Nobel Peace Prize Winner Leymah Gbowee Says Governments Are Afraid Of Women’s Power
“People have gotten very afraid of women’s non-violent protest. Where no one paid attention before, and saw women as ‘toothless bulldogs,’ today you see the Jenni Williams and Jestina Mukokos of Zimbabwe being arrested as soon as they step out. They haven’t done anything that we did not do. There is [now] this recognition that, hmm, these ‘toothless bulldogs’ have some power and if we don’t stop what they’re doing we’re going to get in trouble. Every time a group of women decide they’re going to protest, the entire government is uneasy. So that’s the first thing. But the second thing is there is a global conversation going on that there is no way that peace can be negotiated, there is no way we can move from conflict to peace without the roles, the ideas, the unique skills and capacities of women.”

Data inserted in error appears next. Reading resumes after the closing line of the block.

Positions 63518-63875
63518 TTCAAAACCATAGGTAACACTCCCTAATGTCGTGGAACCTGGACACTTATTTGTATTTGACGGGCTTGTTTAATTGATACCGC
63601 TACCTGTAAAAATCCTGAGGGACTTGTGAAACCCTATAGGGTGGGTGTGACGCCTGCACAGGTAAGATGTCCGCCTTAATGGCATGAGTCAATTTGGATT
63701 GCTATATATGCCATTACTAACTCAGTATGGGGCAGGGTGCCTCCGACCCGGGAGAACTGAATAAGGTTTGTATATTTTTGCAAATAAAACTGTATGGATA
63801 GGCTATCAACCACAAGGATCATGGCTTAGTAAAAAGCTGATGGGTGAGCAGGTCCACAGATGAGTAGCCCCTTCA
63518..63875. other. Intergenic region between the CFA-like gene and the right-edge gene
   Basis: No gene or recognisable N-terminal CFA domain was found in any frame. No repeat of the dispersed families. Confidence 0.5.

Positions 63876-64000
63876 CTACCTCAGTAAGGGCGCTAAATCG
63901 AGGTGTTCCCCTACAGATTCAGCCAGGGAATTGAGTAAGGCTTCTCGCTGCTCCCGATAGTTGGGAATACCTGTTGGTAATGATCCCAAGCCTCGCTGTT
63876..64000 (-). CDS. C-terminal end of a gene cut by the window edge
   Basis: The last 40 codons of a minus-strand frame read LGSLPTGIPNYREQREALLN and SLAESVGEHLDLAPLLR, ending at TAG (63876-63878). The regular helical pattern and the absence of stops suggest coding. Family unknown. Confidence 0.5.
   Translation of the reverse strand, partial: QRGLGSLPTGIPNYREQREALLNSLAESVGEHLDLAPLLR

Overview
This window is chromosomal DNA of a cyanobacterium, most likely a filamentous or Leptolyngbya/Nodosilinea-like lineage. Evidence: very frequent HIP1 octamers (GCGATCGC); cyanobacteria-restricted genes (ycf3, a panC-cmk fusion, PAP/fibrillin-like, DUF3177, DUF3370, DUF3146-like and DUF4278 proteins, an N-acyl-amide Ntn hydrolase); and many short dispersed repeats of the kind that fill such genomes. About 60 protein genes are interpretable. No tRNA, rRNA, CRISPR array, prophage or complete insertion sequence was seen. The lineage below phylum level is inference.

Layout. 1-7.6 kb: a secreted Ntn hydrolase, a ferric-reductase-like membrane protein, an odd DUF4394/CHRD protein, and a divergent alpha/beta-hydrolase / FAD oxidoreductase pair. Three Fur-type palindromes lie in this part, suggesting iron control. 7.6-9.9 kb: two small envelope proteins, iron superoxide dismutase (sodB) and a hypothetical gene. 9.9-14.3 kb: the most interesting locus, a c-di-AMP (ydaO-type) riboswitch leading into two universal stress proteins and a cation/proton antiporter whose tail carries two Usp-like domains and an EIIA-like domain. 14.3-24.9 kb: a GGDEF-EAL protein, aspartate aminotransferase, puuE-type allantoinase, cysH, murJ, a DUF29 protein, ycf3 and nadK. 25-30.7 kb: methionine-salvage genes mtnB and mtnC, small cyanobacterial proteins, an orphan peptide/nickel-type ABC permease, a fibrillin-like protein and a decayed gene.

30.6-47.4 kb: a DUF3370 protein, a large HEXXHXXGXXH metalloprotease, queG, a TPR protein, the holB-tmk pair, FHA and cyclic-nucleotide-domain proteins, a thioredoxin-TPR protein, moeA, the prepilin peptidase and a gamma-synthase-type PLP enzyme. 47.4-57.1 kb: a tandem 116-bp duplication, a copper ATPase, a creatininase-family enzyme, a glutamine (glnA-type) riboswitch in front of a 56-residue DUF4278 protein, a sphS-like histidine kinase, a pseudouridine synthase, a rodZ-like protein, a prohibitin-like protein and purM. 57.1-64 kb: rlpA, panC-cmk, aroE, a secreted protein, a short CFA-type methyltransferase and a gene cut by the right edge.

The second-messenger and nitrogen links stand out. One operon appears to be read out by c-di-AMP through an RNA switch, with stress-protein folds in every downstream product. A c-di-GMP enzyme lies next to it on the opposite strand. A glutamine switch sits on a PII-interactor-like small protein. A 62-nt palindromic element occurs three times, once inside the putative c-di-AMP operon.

— Nobel Peace Prize winner Leymah Gbowee on the political power of women. Gbowee received the Nobel Peace Prize for her work organizing the Women of Liberia Mass Action for Peace, in war-torn Liberia. The movement is widely credited with helping bring the country’s longstanding civil war to an end. Watch her harrowing story, “Pray the Devil Back to Hell,” on Tuesday at 10 p.m. on PBS, part of the channel’s 5-part “Women, War and Peace” series.